La réforme de l’orthographe française: pour ou contre?

A Spanish teacher friend of mine asked me on Facebook: “Cécile, how will this affect the teaching of French here in the US?” She was talking about the “new” (well, not so new but read on…) French spelling reform, which textbook publishers will implement next school year.

OK. I don’t claim to be an expert but here is my answer: YOU. DON’T. “TEACH”. IT.

First a little context, this “reform” was approved by the Académie Française, our official language moderator if you will, in 1990 (that’s right 26 years ago) and teachers have been asked to teach to the new spelling as of 2008. The reason for the big brouhaha now is because publishers had up to now not always implemented it consistently in their textbooks. As of next school year, all textbooks will have the new spelling.


The new sticker showing that a French textbook is applying the new spelling. BTW this sticker is called a “macaron”. Don’t you just love the French language?

OK? So why do I say you don’t “teach” it? Well, first off, according to the Académie Française, both spelling are acceptable, so if you have learned one spelling you are correct and no one should penalize you.

Second, how frequent are the 2000 words impacted by this reform? I have not found an exhaustive list yet but the ones I have seen on the internet are not frequent.

Finally, these changes are either “minor” (I am going to get crucified by my language aficionado friends) or completely logical. E.g. “charriot” with two “r” to harmonize with other words such as “charrette” which already has 2 “r”, or bring composed words together: weekend instead of week-end. A lot of people are already spelling that way, which is why the Académie Française made the decision to make the new spelling official in the first place.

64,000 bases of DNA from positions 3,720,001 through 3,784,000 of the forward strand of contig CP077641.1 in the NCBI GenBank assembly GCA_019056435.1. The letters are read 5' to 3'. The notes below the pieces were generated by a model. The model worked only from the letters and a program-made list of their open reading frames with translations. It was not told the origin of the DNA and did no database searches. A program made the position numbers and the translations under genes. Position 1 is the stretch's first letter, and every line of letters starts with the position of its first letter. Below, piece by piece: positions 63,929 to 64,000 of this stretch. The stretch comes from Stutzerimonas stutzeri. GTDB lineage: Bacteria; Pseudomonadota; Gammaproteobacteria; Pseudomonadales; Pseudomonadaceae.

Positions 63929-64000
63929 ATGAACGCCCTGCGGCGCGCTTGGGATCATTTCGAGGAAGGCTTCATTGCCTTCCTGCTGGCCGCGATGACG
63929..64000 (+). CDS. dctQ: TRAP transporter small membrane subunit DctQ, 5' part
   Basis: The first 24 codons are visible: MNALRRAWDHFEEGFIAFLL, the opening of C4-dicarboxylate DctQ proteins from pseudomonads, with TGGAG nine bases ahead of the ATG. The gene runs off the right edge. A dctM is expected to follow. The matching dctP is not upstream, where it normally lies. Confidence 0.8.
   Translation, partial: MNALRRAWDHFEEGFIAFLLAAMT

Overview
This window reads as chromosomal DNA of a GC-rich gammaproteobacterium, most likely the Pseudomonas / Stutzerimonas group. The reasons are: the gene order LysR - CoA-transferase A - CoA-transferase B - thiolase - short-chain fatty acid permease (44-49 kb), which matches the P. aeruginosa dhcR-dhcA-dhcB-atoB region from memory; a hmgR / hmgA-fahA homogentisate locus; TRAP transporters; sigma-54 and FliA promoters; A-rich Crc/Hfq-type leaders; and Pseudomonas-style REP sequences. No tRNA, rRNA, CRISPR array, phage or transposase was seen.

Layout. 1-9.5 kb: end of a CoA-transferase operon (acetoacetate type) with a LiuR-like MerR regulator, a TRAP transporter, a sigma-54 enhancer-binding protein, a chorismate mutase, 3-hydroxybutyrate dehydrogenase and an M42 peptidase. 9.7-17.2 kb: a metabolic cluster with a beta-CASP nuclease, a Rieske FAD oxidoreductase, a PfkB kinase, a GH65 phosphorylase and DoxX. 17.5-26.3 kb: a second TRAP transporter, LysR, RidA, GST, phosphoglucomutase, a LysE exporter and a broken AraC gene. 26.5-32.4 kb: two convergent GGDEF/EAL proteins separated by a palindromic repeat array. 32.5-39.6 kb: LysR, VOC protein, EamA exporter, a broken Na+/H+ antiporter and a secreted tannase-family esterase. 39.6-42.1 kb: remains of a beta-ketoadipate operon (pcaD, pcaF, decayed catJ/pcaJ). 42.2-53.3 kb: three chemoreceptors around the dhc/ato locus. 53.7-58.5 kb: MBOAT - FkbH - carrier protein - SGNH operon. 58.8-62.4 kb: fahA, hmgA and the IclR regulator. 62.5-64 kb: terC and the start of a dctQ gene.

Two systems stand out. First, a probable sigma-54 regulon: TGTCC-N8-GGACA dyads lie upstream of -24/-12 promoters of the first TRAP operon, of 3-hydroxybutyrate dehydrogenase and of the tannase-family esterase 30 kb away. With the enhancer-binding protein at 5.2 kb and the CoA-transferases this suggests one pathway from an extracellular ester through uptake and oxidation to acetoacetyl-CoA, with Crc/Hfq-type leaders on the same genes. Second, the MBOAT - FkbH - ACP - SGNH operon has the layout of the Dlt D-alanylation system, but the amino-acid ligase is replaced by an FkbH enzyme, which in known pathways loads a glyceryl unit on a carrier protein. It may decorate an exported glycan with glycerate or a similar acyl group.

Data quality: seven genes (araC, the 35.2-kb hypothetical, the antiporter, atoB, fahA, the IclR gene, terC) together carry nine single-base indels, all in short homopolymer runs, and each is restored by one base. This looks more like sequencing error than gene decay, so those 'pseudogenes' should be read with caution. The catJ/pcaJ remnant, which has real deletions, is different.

Therefore, if my students write “chariot” instead of “charriot”, “oignon” instead of “ognon”, “week-end” instead of “weekend” they are still COMPREHENSIBLE. And you know I value comprehensibility over accuracy, especially in the lower levels.

What I want to teach my AP students however, is the passionate reaction this reform has brought about: how attached (and sometimes elitist) French people are about their language. I find this infinitely more interesting than the actual reform. I love reading/seeing all these debates and people’s motivation. So, I am definitely going to update my AP unit on the French Language. In the meantime, I have prepared a persuasive essay on this topic (AP Exam format) which I am sharing with you. As usual, feel free to re-apply or modify as you see fit.

What do you think about this reform? French teachers, are you planing on “teaching” it?


Have your students google the hashtag #Jesuiscirconflexe and enjoy the show!




  1. I couldn’t agree more. Thank you so much for sharing your thoughts!

  2. I couldn’t agree more with you. It’s definitely much ado about not much :)…

    • Isabelle, when I read your comment I realized something important. As a French teacher in the US, I stand by my blog post. As a French person, a part of me is sad about losing the historical and cultural origin of some of these words. But my pragmatism ends up taking over. Thank you for helping me realize this 🙂

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